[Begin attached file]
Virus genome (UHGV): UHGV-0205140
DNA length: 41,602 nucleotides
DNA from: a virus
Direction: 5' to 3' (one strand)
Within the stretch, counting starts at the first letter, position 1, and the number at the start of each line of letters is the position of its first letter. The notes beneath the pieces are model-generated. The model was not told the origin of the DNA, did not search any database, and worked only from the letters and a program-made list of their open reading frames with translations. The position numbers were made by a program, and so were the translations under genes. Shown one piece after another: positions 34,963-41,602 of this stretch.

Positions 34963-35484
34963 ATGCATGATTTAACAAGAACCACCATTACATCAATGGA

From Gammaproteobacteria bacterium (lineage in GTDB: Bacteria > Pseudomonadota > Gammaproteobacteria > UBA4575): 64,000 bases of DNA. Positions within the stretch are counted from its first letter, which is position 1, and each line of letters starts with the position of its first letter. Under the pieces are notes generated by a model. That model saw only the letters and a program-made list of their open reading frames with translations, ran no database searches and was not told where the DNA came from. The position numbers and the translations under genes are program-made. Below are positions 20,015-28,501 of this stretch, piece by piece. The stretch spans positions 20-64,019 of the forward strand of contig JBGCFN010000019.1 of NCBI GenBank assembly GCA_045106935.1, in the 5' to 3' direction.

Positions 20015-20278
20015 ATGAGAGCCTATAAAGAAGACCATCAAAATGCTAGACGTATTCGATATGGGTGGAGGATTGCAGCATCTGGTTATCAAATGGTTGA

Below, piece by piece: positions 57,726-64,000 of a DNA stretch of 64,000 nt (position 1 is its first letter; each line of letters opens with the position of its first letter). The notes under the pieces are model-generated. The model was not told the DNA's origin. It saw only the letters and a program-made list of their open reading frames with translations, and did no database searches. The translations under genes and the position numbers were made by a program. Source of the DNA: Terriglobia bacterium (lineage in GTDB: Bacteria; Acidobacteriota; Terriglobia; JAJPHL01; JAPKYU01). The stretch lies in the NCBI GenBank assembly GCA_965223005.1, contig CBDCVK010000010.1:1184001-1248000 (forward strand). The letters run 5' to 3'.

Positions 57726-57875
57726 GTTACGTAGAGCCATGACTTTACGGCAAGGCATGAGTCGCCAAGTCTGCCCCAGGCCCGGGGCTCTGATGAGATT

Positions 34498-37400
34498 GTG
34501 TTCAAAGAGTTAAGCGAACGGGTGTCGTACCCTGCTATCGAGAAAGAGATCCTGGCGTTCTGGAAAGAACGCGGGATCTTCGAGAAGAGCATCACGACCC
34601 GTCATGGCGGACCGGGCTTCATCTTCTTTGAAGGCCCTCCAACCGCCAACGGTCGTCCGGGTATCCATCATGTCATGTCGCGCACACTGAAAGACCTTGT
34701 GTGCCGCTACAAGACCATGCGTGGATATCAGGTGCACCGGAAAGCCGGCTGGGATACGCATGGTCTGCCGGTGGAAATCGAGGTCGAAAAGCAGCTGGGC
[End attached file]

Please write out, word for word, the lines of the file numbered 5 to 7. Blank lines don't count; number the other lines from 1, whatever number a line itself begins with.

Within the stretch, counting starts at the first letter, position 1, and the number at the start of each line of letters is the position of its first letter. The notes beneath the pieces are model-generated. The model was not told the origin of the DNA, did not search any database, and worked only from the letters and a program-made list of their open reading frames with translations. The position numbers were made by a program, and so were the translations under genes. Shown one piece after another: positions 34,963-41,602 of this stretch.

Positions 34963-35484
34963 ATGCATGATTTAACAAGAACCACCATTACATCAATGGA